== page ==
by Dr. Ed Berry
In 2006, when I lived in Sacramento, I used to hang out at the American River College (ARC) track. One summer day, Coach Mike Reid, ARC track coach, invited me to train with his track team, which is like driving your family car in a NASCAR race.
Though the college runners were way beyond my speed grade, Coach Mike and his assistant Coach Ray, helped me improve my running speed well beyond what I thought would be possible.
Recently, Coach Mike Reid earned a well-deserved credit. In 2010 and 2011, he coached Sacramento sprinter Diondre Batson, now the “World’s fastest man in 2013“. Diondre Batson credits Coach Mike Reid with encouraging him to continue his track and field career after incurring an injury in a high school track event.
Running under Coach Mike, Batson set the ARC records for 100 meters (10.10 seconds), 200 meters (20.50 seconds), and with teammates Bracin Walker, Greg Turner and Keven Brown, the 4×100 meter relay (39.78 seconds).
When Diondre Batson wins the 100 and 200 meter sprints in the 2016 Olympics, you will remember he began his track career under Coach Mike Reid.
Here’s proof Coach Mike helped me run faster.
In March 2007, Coach Mike and his team went to an all-comers track meet at the University of California, Berkeley. I tagged along. On the advice of Coach Mike, I focused on the 400 this day and stayed out of the 200 meter race.
I ran my 400 m race with the high-school teams … because there was no one my age to run against. Before the race began, I told my friends, “Look, if I die out there, don’t cry for me. I would rather die here than in an old age home.” They laughed but I meant it.
The race committee gave me the inside (#1) lane where I could watch all the high school guys leave me in their dust. Everyone but me used starting blocks. Blocks would not help me because I would waste time just to stand up.
The starting gun fired and we were off. The high school dudes disappeared in the distance, but their speed “sucked” me along as I tried to keep up. They were about finishing their 400 as I began the straightaway for my final 100 meters.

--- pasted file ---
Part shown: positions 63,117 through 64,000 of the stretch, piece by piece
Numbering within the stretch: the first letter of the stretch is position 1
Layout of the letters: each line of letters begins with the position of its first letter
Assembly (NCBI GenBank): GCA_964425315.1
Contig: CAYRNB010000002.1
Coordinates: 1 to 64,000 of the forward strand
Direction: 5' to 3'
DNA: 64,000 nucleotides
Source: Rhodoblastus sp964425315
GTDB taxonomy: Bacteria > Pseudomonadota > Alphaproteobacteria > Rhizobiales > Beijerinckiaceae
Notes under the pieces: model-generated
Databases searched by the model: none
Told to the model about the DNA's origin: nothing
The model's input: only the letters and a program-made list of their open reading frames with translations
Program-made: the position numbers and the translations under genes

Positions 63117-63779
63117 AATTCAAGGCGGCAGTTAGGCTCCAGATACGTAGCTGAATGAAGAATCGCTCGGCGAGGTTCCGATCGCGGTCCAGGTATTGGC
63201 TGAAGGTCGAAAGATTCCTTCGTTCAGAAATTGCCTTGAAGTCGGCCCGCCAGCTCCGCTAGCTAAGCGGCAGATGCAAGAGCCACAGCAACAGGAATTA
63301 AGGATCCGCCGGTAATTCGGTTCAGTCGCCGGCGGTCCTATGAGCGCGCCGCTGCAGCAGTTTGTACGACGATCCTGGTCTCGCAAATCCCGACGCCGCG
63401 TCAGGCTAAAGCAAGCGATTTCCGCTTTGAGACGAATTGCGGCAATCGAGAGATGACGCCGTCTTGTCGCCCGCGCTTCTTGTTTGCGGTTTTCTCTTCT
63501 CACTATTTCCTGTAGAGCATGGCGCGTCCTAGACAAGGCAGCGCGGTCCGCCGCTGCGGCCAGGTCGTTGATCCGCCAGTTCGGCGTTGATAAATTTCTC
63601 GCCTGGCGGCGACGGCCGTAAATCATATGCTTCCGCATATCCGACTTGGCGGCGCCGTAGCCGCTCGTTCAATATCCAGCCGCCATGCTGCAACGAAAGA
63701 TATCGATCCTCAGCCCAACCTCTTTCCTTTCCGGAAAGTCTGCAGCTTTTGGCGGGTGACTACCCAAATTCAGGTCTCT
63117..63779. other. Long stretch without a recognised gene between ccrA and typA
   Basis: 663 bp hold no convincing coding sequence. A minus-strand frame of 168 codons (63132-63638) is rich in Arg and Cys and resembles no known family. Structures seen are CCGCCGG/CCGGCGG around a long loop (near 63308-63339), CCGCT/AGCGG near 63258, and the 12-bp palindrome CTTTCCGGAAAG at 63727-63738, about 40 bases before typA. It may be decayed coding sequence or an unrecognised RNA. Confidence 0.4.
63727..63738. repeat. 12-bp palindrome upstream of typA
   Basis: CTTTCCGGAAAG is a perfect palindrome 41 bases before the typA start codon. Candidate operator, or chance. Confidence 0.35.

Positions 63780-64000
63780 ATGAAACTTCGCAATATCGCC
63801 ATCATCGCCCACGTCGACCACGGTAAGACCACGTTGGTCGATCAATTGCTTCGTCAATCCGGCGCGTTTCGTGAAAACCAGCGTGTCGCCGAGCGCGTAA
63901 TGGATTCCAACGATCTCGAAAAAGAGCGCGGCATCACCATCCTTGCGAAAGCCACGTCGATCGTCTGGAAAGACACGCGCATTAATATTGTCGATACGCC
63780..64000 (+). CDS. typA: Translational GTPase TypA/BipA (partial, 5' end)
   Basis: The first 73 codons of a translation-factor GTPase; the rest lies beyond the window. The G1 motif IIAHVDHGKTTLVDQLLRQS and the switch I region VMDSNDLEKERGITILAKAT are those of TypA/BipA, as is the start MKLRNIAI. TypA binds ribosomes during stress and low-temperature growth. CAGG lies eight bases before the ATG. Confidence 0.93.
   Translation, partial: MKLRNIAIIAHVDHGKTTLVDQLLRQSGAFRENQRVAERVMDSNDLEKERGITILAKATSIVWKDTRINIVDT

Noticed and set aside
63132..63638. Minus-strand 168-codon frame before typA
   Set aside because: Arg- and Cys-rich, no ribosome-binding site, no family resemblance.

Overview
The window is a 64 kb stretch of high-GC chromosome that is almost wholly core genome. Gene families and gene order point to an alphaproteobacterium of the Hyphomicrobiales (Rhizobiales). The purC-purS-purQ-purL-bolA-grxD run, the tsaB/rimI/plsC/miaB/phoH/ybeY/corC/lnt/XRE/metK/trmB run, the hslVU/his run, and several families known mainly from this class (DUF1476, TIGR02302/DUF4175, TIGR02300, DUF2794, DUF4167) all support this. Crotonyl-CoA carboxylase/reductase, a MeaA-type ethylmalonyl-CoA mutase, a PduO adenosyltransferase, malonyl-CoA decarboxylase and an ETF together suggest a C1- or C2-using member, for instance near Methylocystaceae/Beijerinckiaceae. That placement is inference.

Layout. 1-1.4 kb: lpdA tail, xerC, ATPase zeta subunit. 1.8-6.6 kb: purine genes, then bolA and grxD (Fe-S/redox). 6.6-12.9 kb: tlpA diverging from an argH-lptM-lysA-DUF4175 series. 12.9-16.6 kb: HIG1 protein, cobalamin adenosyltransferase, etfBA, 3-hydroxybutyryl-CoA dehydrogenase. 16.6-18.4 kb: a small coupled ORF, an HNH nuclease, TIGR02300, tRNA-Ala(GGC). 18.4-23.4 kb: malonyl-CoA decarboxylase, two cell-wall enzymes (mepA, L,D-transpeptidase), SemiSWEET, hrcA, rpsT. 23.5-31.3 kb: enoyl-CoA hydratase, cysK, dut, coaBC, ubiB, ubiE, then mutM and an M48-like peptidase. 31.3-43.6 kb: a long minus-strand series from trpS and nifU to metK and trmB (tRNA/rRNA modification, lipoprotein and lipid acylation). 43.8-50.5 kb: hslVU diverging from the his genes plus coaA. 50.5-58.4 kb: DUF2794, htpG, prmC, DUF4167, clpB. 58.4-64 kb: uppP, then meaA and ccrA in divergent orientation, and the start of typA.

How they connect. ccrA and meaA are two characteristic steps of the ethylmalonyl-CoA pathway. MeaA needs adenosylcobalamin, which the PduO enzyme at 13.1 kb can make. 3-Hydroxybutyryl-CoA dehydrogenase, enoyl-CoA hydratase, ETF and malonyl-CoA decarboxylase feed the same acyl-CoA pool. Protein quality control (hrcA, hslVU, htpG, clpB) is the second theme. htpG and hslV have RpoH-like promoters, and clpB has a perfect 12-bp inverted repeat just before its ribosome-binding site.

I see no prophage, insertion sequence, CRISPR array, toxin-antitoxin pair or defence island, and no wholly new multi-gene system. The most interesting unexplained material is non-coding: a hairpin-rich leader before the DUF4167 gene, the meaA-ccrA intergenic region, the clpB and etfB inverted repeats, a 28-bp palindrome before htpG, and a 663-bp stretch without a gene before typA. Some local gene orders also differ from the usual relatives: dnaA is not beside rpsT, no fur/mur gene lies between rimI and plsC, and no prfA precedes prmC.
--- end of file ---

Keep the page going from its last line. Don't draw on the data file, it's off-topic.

Just as I was asking myself, “What am I doing in this race?“, the spectators saw me struggling to finish. It did not matter that I was the last dude in the race, or that I was a white guy and most of the spectators where black. Track is track, and we are all in this together. They cheered me on and this made me run faster. I almost fell forward as I ran to the finish line … as fast as my legs would carry me.
After I recovered enough to walk around, we checked with the race committee about my time. They electronically clocked me at 67 seconds which is only a few seconds off the US National record for the 70-74 age group.
However, even if I had tied the National record, I still would have finished last. And that is putting it politely. Those high school runners had enough time to interview on TV, eat a sandwich, and call their mother before I crossed the finish line. The moral is if you are 71 years old, forget about beating your high school track team.
In conclusion, everyone needs a Coach Mike. I would never have run my time without him. Coach Mike is a cancer survivor and he brings out the best in everyone, especially runners.
The lasting benefit I received from training under him was learning how to train to improve performance. Now that I live in Montana, I continue to practice what I learned from Coach Mike and his track team.
Coach Mike always has my best wishes.